Trying the "Desperate Housewives" thing again
Okay, this is the original article at PopMatters by Raphaël Costambeys-Kempczynski that inspired me to write this. He lives in England and watches "Desperate Housewives" and wonders a bit if this show means that American women are a bit crazy. (Answer: no more than anyone else.) He also has the misfortune to read Brent Bozell's idiotic call for boycotts against the advertisers on "Desperate Housewives" because the show doesn't promote conservative values enough, which is the only reason for television to exist in Bozell's mind. CZ doesn't get what Bozell's beef is--to him, the show is conservative, since the women on it don't really question the basic values system where women's role is to labor in the home without a paycheck.
Oh silly educated Europeans! In Bozell's world, anything that suggests that a housewife's life is anything but the pure bliss that can only come from ecstatically giving her entire self over in the service of others is man-hating feminist propaganda. This show in particular is blaphemous--it suggests that women occasionally feel that children are a burden, or that they even, and I know it sounds crazy but it's true, make jokes.
These wives and mothers hate their lives. "Ease up, you little vampire," says one as she breast-feeds. Her older boys are so nasty they run over ladies with shopping carts. The divorced housewife tells her 12-year-old daughter, "Tell me again why I fought for custody of you?" The girl says, "You were using me to hurt Dad." Mom kisses her on the forehead: "Oh, that's right."
Cracking jokes is the sort of non-feminine behavior that we surely don't need to be exposing Americans to in primetime. Bozell also has issues with female anger in its purer form.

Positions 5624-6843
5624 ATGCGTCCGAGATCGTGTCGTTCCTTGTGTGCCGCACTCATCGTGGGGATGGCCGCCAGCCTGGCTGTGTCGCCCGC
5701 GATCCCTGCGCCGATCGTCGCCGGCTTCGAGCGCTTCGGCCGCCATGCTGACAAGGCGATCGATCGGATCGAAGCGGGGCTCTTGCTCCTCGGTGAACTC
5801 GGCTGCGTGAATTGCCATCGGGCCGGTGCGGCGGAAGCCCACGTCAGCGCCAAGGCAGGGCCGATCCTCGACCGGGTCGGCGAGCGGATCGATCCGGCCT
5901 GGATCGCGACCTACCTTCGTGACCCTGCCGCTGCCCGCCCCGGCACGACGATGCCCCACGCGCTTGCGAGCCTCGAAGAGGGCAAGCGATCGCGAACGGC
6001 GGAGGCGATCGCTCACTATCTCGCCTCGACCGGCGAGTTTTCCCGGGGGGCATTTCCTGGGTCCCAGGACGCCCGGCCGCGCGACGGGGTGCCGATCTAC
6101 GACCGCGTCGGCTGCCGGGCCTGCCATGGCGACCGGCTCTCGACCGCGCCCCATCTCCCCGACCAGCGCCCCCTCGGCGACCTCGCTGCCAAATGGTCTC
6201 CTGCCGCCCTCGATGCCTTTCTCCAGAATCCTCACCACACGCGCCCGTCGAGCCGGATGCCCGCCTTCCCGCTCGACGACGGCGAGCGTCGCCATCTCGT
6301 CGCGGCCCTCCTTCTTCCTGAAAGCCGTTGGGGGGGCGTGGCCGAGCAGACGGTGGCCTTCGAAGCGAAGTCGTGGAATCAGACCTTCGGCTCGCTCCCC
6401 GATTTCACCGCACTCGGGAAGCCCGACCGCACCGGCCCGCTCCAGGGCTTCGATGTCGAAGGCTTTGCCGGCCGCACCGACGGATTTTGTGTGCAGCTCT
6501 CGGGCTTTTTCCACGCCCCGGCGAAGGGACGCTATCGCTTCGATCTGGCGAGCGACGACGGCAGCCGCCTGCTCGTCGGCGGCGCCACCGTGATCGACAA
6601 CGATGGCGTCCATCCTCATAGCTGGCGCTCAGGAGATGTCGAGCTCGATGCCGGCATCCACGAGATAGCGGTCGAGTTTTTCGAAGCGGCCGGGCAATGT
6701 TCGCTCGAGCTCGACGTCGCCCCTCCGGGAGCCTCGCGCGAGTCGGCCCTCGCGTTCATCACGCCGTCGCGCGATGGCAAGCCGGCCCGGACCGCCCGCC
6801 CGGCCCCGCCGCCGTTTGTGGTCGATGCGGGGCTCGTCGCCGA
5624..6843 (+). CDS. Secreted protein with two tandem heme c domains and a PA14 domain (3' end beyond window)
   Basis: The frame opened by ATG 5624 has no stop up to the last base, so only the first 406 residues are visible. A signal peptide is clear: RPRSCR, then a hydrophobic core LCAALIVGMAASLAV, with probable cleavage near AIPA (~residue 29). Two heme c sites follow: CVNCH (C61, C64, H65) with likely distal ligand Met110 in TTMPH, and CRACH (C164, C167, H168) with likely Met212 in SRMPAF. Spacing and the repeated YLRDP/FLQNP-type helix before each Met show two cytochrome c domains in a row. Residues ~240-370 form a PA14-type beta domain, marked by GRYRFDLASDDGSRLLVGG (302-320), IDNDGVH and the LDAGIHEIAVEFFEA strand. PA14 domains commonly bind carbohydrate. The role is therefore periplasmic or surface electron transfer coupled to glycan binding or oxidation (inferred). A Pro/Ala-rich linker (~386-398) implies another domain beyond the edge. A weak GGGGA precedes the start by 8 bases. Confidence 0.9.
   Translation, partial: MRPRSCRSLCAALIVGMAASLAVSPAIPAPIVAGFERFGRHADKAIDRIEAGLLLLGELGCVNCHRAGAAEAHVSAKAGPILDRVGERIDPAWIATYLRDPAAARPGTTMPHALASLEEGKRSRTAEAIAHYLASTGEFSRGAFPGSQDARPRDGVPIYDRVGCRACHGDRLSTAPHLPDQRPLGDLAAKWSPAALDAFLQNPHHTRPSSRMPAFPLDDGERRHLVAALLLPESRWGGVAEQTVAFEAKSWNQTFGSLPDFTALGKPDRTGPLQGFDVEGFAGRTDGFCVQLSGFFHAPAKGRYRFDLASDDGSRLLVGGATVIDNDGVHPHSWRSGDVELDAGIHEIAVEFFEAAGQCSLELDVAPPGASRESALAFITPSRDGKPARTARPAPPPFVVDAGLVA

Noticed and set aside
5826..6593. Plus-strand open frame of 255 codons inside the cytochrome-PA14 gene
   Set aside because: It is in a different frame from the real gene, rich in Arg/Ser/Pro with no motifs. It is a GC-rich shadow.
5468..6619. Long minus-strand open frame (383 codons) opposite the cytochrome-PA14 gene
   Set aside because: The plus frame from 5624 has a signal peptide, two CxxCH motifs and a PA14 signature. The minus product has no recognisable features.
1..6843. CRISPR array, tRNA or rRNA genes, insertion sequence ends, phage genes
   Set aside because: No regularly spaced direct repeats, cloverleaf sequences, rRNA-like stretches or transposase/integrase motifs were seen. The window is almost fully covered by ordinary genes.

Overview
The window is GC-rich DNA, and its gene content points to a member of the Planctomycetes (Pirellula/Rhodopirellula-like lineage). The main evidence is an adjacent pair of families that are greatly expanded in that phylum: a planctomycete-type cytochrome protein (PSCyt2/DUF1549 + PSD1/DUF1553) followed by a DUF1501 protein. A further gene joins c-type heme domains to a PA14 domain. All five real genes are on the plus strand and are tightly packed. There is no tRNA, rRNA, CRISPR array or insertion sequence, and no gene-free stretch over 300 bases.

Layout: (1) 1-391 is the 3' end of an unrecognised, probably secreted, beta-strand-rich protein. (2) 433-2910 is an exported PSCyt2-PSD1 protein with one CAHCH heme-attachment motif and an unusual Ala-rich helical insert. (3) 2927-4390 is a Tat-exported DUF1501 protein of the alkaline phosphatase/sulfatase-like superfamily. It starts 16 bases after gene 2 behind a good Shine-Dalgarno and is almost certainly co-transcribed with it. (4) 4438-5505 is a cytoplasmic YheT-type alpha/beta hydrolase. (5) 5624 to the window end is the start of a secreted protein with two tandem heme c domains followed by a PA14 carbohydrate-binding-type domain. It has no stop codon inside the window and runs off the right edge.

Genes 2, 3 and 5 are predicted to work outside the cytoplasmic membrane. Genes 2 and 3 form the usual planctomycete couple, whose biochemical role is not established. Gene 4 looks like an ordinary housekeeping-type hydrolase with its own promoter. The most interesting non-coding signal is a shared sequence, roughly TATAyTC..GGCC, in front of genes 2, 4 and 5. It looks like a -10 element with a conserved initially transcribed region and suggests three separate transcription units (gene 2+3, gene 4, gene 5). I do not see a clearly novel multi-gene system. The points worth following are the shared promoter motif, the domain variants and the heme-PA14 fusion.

Scary Bree accidentally gives onions to her onion-allergic husband Rex. He said, "I can't believe you tried to kill me." She casually replies, "Yes, well, I feel badly about that."
Bozell neglects to mention that the husband in question is cheating and asking for a divorce. I would be thinking murderous thoughts, too. Of course, I'm free to do so since I'm not beholden to think of my man as the head of me and god as the head of him. It's a little difficult, I imagine, to question your own head's decision to cheat and then run off.
Well, Bozell can bitch and call for boycotts all he wants, but I doubt the networks are going to care very much for his preferred programming "Contented Housewives", a show that follows four women around their homes as they prance around them with a baby in one arm and a feather duster in the other, humming hymnals in a contented voice. Oh, I know there'd be some excitement on church Sundays, when she has to calm an exasperated husband down--in fact, every time the husband shows his face, there's a chance for exciting emotions like frustration and anger! But I don't think the networks will buy it.
Frankly, I don't think the show has a political ax to grind. Overtly conservative shows like "Seventh Heaven" suck, so they couldn't go that route. And if the housewives were always questioning their position in life, it wouldn't be believable, since they had to have bought into the whole suburbia thing to be there in the first place. It's a soap opera that treads into satiric territory. I would say they skewer the right a lot more, but that comes with the territory of writing about the suburbs. It would ring hollow if everyone in the big houses in the 'burbs were a bunch of liberals.